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Space-age brain freeze

Q. I've just read your review for "Sunshine" (2007), and I'm confused. You say that according to Isaac Asimov, the human body can survive in the cold vacuum of space for longer than I might think. I was under the impression that, in space, a naked human would initially freeze to death, and then summarily explode.

Ali Arikan, Istanbul, Turkey

A. Asimov and Sir Arthur C. Clarke, both scientists, explored this question in fiction. And reports: "Though an unprotected human would not long survive in the clutches of outer space, it is remarkable that survival times can be measured in minutes rather than seconds, and that one could endure such an inhospitable environment for almost two minutes without suffering any irreversible damage."

In terms of NASA's experience, in a test gone wrong in 1965, a subject in a vacuum remained aware for 14 seconds.

Q. I know that you were greatly moved by the two films "Paradise Lost: The Child Murders at Robin Hood Hills" and its sequel, "Paradise Lost 2: Revelations." I thought you might be interested in this news story from Memphis.

William Kane, Brooklyn, N.Y.

A. The films detailed the trial and conviction of three teenagers for the 1993 murders of three 8-year-old boys. All three defendants were found guilty and are still in prison, one on Death Row, although compelling evidence suggests they are innocent. The films suggested that because the teenagers liked heavy metal music, they were victims of local hysteria about satanic rites. You sent me a link to WMC-TV in Memphis, which reports a new defense team has discovered that DNA evidence available at the time failed to link any of the defendants to any of the victims, but did link Terry Hobbs, the stepfather of one of the victims.

Hobbs is not to be confused with John Mark Byers, the stepfather of another of the boys, who, I wrote, all but tried to turn himself in during the second film. Bite marks were found on one of the boys; Byers had his teeth extracted after the deaths and told investigators it was done earlier. Now Janice Broach, the WMC-TV reporter on the story, writes me: "Hobbs' ex-wife said he had a partial plate he locked in a box when he got some new teeth. It is all very strange."

Q. What do you think about the decision of some newspapers to break the embargo and run early reviews of the latest Harry Potter book, just because a few copies copy got loose?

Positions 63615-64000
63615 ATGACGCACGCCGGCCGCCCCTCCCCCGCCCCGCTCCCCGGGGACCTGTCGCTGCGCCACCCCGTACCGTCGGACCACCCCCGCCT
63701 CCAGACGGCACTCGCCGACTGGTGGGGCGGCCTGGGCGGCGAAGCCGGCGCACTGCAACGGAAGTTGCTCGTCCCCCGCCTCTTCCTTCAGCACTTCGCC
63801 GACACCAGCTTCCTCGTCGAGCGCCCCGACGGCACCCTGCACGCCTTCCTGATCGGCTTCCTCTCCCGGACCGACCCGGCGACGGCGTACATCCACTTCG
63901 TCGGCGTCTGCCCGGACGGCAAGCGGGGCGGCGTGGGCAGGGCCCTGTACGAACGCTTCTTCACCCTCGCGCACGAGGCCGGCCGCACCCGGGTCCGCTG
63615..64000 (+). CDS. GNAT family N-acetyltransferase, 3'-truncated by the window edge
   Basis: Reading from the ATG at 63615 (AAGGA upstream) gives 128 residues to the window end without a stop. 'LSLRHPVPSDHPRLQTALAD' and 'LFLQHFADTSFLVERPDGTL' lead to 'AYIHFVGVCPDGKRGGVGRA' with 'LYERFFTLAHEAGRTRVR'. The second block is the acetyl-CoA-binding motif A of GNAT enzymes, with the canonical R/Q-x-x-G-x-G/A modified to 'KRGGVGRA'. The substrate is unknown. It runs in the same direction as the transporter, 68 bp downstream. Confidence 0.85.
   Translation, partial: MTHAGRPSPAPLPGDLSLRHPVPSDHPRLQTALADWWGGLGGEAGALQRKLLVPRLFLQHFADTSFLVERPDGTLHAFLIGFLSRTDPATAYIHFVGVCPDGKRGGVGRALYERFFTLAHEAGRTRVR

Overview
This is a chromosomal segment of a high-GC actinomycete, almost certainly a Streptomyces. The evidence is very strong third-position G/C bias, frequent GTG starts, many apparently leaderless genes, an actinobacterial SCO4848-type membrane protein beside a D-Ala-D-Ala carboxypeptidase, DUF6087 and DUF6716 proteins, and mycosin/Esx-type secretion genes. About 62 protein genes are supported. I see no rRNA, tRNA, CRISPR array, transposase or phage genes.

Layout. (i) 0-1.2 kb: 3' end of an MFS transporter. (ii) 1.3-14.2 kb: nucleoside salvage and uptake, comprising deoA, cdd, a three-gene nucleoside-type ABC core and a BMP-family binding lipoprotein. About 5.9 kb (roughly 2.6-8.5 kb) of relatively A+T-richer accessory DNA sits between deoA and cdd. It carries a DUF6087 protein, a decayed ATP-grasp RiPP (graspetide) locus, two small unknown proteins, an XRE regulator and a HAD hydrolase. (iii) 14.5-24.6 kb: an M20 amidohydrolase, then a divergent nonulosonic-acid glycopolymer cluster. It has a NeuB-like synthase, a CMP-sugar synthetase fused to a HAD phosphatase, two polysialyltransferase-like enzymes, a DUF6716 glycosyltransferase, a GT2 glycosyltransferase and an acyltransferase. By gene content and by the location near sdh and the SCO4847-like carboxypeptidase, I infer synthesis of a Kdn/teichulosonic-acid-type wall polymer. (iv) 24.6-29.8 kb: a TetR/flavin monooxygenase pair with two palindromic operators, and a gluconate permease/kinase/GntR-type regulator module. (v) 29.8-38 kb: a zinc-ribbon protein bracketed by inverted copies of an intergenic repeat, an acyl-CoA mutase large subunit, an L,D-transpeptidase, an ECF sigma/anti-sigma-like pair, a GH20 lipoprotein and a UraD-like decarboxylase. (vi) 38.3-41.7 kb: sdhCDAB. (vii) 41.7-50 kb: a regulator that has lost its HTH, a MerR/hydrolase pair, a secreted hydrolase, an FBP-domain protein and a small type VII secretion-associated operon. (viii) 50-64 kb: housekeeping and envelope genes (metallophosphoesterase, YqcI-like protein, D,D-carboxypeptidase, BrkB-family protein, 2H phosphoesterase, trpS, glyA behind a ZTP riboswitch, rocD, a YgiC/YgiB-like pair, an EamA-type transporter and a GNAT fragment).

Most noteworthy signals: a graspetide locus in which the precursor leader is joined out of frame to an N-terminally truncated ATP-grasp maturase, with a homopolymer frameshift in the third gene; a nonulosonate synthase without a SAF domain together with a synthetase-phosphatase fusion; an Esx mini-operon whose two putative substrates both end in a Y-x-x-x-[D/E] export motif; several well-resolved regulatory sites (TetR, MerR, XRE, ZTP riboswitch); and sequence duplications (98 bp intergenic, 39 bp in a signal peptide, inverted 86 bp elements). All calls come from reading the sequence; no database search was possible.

Laura Hunt, Chicago

A. It's not fair. The papers that jumped the embargo got their copies through skullduggery or accident, and assumed that possessing a copy entitled them to the dubious distinction of reviewing the book early. Even worse, they spoiled the delicious suspense of Harry Potter fans, some of whom have become lifetime readers because of the books. With other papers, you're not surprised, but did you ever think the New York Times would stoop to using a loophole to be early with a book named Harry Potter and the Deathly Hallows? I say it's dirty pool.

By the way, the book, with an initial press run of 12 million copies, has no chance of appearing on the New York Times' best-seller list. Michael Giltz blogs on the Huffington Post:

"[In 2000], the Harry Potter books -- a once-in-a-lifetime publishing phenomenon -- were dominating the best-seller lists, with three titles ensconced in the Top 15 at the same time. It just wasn't fair, moaned publishers of more 'serious' fiction. It kept more deserving titles off the list, titles that people would never hear about, said bookstore owners. And so in a rash, indefensible decision, the New York Times decided to banish children's books solely to their own separate list."

Ebert again: Next step for the Times should be to banish genre crime fiction to a separate category. Currently, all 15 of its fiction best-sellers are thrillers involving murder, cops, etc. You'd never guess serious fiction still existed. Of course, what would you do with a book like Michael Chabon's The Yiddish Policemen's Union, which considers crime in a (serious) comic novel? Maybe they should simply have a list headed "Best-Selling Books We Think Are Worthwhile."